Further criticism arose after the publication of the official referendum No pamphlet, authored by parliamentarians that oppose the Voice. 

Guardian fact checkers found the No pamphlet had at least 20 instances of false or misleading information. In the same investigation the Yes pamphlet had no instances of incorrect information, however it did take a particularly positive tone that may overestimate the abilities or structure of the Voice. 

Greenwich believes misinformation appearing in the No campaign is highly reminiscent of what he saw in the marriage equality debate.

“We had all this stuff around religious freedoms, being thrown into the mix, slippery slope arguments, all of which continues to be disproven,” he said. “And we’re seeing the same sort of scaremongering campaigns of opponents making up what the power of the Voice would be, when it’s quite clear what it is and what it isn’t.

“There’s one side of politics at the moment, which particularly doesn’t see the need in being accurate in what they say,” claimed Greenwich, “The big opponents of the Yes to the voice are those of the political class who are using it to galvanise a political base? Australians can see right through that.

“This is very much the Federal Opposition Leader engaging in a continuation of his behaviour,” added Greenwich about Peter Dutton.

Dutton, who was Immigration Minister during the marriage equality plebiscite, was highly critical of the reform, and even called for the performance of a hypothetical song that was ‘against gay marriage’ at the NRL Grand Final after it was announced that the American musician Macklemore would be performing his hit ‘Same Love’, a pro-gay song, at the game. He was also critical at the time of Qantas CEO Alan Joyce, himself a gay man, for the airline’s formal positioning of support for marriage equality.

Dutton and the No campaign have used similar tactics in the Voice campaign, criticising sporting codes, like the AFL and NRL, for their public support of the Voice.

The Australian people can see through bullshit pretty clearly. We saw that in the last federal election.

“We’re talking about someone who campaigned against taking our nation forward with marriage equality,” said Greenwich. “He knows that the Voice to parliament is an advisory body. He knows that the nations closest to us recognise First Nations people in their constitutions.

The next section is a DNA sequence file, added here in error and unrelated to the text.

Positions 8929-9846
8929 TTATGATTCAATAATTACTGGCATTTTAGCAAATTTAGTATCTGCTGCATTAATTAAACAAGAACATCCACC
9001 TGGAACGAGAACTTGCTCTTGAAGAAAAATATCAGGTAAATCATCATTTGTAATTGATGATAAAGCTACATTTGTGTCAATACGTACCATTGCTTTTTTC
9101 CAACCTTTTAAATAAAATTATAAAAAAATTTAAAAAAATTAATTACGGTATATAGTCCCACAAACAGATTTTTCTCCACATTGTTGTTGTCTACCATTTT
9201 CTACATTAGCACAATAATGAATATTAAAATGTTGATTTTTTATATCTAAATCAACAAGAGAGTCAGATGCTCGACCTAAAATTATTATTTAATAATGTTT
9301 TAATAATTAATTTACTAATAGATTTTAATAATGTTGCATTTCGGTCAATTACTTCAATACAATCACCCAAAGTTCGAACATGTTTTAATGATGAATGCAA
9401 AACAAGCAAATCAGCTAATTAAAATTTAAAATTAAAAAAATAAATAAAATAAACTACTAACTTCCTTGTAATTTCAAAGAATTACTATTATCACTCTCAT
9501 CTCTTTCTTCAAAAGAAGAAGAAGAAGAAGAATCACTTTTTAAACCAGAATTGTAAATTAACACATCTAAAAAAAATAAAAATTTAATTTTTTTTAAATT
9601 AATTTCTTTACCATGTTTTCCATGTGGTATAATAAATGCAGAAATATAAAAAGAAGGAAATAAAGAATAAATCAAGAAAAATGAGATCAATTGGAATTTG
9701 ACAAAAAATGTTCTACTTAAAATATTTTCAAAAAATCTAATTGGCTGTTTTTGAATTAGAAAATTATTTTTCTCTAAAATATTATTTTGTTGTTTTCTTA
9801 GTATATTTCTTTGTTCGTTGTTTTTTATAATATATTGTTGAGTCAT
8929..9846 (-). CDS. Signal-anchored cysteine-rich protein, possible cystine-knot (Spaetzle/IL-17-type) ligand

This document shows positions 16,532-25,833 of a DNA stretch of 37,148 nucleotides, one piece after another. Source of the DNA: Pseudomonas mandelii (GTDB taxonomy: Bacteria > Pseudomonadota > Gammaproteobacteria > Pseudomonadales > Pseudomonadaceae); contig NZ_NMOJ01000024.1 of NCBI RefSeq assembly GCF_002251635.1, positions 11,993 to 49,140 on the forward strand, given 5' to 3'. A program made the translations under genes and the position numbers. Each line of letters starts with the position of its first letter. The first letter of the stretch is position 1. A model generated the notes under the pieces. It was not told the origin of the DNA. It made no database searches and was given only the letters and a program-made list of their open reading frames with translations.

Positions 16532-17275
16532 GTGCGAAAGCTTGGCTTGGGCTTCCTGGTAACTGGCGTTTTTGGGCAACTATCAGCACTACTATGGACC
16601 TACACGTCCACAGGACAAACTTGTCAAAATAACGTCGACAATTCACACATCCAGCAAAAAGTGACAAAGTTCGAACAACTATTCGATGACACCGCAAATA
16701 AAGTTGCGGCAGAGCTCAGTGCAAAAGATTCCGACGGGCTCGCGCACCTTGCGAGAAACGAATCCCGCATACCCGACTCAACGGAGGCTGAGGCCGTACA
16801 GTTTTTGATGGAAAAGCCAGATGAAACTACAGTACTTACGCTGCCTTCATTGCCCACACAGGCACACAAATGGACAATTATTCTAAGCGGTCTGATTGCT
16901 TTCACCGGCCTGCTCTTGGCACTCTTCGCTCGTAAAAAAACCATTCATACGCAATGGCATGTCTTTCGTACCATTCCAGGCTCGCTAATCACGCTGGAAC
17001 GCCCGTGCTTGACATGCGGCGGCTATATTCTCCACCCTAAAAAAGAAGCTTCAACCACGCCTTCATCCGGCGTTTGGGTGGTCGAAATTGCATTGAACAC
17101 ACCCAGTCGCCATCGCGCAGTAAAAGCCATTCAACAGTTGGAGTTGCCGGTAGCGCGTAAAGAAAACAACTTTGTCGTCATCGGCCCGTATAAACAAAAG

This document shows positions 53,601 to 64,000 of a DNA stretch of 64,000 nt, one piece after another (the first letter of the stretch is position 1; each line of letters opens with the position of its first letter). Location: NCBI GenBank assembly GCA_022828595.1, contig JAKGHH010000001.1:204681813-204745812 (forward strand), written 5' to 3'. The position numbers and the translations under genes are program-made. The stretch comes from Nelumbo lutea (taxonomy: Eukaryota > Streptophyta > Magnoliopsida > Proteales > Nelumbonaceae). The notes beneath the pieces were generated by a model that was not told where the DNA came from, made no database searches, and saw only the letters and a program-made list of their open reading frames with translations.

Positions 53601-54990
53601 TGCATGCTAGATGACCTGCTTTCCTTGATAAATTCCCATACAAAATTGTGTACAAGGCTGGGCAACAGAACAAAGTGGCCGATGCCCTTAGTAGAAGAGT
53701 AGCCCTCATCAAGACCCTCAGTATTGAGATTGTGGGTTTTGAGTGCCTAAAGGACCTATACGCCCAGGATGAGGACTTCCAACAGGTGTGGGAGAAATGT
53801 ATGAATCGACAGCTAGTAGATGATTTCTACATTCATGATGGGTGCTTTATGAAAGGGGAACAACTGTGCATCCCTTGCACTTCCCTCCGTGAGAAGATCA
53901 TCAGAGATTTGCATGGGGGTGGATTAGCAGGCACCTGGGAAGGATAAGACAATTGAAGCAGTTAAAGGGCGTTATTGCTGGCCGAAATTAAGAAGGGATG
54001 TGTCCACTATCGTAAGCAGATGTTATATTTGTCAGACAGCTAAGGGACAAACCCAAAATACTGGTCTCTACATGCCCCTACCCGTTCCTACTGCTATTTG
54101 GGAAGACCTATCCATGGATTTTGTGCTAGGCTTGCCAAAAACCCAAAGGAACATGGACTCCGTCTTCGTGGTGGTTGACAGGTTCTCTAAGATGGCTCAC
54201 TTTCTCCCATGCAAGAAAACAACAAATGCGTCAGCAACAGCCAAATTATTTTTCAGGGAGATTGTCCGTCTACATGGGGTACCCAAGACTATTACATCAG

“He knows that this is, in no way, a scary prospect, but one that moves our country forward. But he’s obviously in a tenuous position of Leader of the Liberal party, a party which is having an identity crisis, and in my view is seeking to galvanise a base through a position of opposition.

“The Australian people can see through bullshit pretty clearly. We saw that in the last federal election, more than ever, we saw that in the marriage equality postal survey.

“So I think it’s really important that campaigns do two things. One, they expose the misinformation that is coming from the No campaign, but two, they stay positive and stay selling the important message of what this reform is and what it means to all Australians, which is basically moving our country forward with honesty.”

Despite the consequences of a socially disruptive debate like marriage equality, Greenwich saw the good in a resounding message from the Australian people, and believes that can be replicated with the Voice.

“Politicians can no longer deny that a majority of Australians support and love the LGBTQI+ community,” he said. “They were asked to vote for us to be treated fairly and equally, and they did. And I think that since then, it’s actually really helped to move other reforms forward.”

However, there is a long road ahead for a successful referendum. A date has yet to be announced, but as the debate continues, support for the Yes campaign is slipping. Every major poll has shown significant drops in the Yes vote over the past year, and recently NSW tipped over into a majority No vote for the first time ever, making it unlikely a referendum held today would succeed. 

There is still time for a well-funded and supported Yes campaign to make an impact, however, a fact Greenwich is optimistic about.

“I think the Yes campaign for the voice is building strong support, it starts at a really good point, has the backing of a [Federal] Government, has the backing of State Governments. I think it’s in a good position,” he said.

“I trust Australians to do the right thing, and I just can’t see how a majority of Australians in a majority of states won’t vote Yes for a pretty straightforward and important prospect.”

Main picture supplied.